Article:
Mus ed
SOUND
Sd mixer
Dubbing mixer
Dubbing mixer
Dubbing mixer
Sd eff creation
VISUAL EFFECTS
Spec eff
Spec photog eff
MAKEUP
Makeup
Makeup
Hairstyles for Ms. Dunaway
Hairdresser
PRODUCTION MISC
Prod exec
Casting supv
Spec project asst
Scr supv
Project asst
Project asst
Project asst
Asst to Mr. Kershner
Asst to Ms. Aldredge
Loc auditor
Unit pub
Prod office coord
Transportation capt
STAND INS
Stunt-person
Stunt-person
Stunt-person
Stunt-person
Stunt-person
Stunt coord
SOURCES
SONGS
"Love Theme from Eyes of Laura Mars (Prisoner)," sung by Barbra Streisand, words and music by Karen Lawrence & John Desautels, produced by Gary Klein
"Burn," written and performed by Michalski & Oosterveen, produced by Ken Scott, courtesy of CBS Records
"Native New Yorker," performed by Odyssey, written by Sandy Linzer and Denny Randell, produced by Sandy Linzer & Charlie Calello, courtesy RCA Records
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SONGS
"Love Theme from Eyes of Laura Mars (Prisoner)," sung by Barbra Streisand, words and music by Karen Lawrence & John Desautels, produced by Gary Klein
"Burn," written and performed by Michalski & Oosterveen, produced by Ken Scott, courtesy of CBS Records
"Native New Yorker," performed by Odyssey, written by Sandy Linzer and Denny Randell, produced by Sandy Linzer & Charlie Calello, courtesy RCA Records
"(Shake, Shake, Shake) Shake Your Booty," performed by K.C. and the Sunshine Band, written by Harry Wayne Casey and Rick Finch, produced by K.C.-Finch for Sunshine Sound Enterprises Inc., courtesy of T.K. Records
"Let's All Chant," performed by The Michael Zager Band, written by Alvin J. Fields and Michael Zager, produced, arranged, and conducted by Michael Zager, courtesy of Private Stock Records Ltd.
"Boogie Nights," performed by Heatwave, written by Rodney Lynn Temperton, produced by Bobby Blue, courtesy of Epic Records.
+
PERFORMER
DETAILS
Release Date:
2 August 1978
Premiere Information:
Los Angeles opening: 2 August 1978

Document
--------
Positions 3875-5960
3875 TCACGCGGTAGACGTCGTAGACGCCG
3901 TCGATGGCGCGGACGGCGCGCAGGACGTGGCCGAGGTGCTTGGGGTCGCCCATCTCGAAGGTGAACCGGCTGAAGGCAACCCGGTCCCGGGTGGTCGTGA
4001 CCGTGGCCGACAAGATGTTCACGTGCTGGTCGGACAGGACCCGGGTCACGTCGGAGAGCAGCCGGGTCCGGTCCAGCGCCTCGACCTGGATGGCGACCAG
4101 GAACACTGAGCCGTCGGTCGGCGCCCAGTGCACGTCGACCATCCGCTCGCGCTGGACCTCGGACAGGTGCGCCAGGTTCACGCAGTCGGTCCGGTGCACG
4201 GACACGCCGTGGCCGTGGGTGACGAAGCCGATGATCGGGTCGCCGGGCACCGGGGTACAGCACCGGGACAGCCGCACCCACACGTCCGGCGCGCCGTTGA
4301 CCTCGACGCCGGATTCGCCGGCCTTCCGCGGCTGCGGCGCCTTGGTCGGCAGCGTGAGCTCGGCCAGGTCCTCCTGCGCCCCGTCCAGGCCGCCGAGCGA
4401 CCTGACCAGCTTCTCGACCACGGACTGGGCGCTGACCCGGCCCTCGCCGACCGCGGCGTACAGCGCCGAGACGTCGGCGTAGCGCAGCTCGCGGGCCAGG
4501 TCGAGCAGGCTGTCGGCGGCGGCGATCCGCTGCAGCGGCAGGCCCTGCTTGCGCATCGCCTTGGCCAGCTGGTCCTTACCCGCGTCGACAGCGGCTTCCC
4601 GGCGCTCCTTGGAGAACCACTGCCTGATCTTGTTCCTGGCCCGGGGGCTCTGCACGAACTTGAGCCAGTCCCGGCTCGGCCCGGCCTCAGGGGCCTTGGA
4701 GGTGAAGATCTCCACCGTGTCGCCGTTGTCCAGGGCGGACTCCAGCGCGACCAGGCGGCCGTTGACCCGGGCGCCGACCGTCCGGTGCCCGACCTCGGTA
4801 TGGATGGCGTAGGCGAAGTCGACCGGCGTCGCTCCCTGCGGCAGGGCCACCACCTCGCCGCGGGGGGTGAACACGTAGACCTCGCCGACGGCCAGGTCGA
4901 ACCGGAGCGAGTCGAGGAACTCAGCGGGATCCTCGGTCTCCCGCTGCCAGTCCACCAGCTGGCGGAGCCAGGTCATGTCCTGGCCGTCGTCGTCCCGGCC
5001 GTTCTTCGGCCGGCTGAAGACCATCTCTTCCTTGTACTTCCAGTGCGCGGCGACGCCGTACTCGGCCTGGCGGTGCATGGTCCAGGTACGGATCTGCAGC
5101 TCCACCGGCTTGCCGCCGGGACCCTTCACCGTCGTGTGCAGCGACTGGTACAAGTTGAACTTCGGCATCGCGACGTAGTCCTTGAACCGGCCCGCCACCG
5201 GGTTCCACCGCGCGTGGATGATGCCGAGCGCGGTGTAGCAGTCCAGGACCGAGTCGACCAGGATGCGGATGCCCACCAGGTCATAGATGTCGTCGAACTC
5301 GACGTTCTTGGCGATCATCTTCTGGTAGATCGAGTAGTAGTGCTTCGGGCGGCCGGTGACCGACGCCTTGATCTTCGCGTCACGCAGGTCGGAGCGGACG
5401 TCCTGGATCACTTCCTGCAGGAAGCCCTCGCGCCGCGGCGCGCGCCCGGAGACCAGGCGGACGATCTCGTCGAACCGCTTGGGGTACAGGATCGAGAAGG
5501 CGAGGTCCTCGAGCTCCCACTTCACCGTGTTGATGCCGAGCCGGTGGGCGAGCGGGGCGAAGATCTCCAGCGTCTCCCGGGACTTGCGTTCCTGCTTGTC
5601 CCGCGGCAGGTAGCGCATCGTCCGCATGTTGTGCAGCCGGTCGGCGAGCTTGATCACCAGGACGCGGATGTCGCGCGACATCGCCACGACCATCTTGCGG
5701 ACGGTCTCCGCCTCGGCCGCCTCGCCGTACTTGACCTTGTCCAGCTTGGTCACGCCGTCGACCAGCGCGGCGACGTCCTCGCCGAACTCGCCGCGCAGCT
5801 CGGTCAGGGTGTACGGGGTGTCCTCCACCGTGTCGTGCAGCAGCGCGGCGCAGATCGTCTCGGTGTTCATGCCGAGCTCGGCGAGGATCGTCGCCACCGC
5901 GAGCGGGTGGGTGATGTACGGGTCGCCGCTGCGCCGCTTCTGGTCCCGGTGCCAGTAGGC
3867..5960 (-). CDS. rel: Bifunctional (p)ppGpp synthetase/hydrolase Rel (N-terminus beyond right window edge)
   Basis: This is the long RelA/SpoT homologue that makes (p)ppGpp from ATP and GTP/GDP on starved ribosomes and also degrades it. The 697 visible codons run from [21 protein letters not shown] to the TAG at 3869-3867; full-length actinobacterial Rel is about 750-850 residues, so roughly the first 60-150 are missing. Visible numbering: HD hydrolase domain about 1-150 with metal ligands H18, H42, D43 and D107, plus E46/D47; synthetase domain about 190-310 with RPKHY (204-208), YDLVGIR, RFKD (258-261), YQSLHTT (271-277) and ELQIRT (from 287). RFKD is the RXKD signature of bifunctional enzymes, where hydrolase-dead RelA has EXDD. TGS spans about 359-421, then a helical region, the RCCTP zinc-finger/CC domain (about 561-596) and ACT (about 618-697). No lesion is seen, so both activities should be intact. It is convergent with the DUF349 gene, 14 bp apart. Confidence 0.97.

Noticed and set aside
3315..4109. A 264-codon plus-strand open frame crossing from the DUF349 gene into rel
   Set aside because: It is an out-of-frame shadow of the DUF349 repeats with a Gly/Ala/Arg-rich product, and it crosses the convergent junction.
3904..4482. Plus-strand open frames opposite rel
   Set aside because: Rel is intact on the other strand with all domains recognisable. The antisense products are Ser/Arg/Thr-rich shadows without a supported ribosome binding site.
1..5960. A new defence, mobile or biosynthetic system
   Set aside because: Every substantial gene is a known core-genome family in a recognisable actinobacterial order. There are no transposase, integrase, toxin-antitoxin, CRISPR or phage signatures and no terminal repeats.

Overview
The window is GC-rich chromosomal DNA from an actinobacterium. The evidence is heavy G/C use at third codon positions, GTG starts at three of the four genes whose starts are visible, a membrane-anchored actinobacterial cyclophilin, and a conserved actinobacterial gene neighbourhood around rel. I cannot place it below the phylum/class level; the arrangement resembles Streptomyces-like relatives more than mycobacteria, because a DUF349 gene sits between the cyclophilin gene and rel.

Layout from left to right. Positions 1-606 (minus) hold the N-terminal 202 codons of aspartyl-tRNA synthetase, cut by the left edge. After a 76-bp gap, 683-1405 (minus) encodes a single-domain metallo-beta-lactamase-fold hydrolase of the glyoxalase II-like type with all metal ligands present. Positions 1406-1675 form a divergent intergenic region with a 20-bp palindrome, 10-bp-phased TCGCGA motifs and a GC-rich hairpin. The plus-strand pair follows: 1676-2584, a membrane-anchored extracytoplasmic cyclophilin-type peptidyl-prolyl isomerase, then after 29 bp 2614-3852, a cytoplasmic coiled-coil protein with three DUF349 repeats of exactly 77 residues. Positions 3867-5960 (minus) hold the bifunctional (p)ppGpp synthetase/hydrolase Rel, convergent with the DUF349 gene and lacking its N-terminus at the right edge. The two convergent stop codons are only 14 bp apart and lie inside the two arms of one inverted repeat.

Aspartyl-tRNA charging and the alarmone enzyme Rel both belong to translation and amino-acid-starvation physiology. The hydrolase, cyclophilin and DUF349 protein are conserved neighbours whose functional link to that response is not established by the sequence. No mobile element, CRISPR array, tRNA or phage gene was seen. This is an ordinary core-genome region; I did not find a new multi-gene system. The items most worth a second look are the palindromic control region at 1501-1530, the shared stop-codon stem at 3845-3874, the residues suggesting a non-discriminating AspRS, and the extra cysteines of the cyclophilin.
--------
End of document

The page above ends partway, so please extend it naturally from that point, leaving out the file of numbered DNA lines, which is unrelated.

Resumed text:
New York opening: week of 4 August 1978
Production Date:
17 October 1977 - early January 1978
Copyright Claimant:
Columbia Pictures Industries, Inc.
Copyright Date:
3 October 1978
Copyright Number:
PA16190
Physical Properties:
Sound
Color
Lenses
Filmed with Panavision® Equipment
Duration(in mins):
103
MPAA Rating:
R
Country:
United States
Language:
English
PCA No:
25251
Passed by NBR:
No
SYNOPSIS

Laura Mars is a successful New York fashion photographer celebrating the publication of her book “The Eyes of Mars.” Laura dreams that a killer leafs through her book, cuts out the photograph of her editor, Doris Spenser, and stabs Doris in the eye with an ice pick. Laura awakens and calls Doris, but there is no answer. The next evening, Laura’s limo driver, Tommy, drops her off at Elaine Cassell’s gallery exhibition celebrating Laura’s book. Laura’s agent, Donald Phelps, and her models, Lulu and Michelle, are among the guests. Laura’s violent photos of the beautiful models are controversial. One man who does not recognize Laura tells her it is tragic this kind of “junk” passes for art. Everyone is shocked when police arrive with news of Doris Spenser’s murder. The next day, Laura’s photo shoot centers on a fiery car accident staged behind models pretending to fight. Laura captures it with her camera, but is stopped momentarily by a disturbing “vision” of someone following Elaine Cassell. After the photo shoot, Laura rushes to Elaine’s place but is stopped by another vision as the killer stabs Elaine’s eye with an ice pick. The police are already at Elaine’s building when Laura pushes her way through the crowd. Laura blurts out that she saw Elaine’s murder, but has to admit she was blocks away. Laura tries to leave but the cops take her in for questioning. Everyone from the photo shoot is also brought to the police station, including Tommy, who has a police record. Detective John Neville questions Laura and she recognizes him as the ... +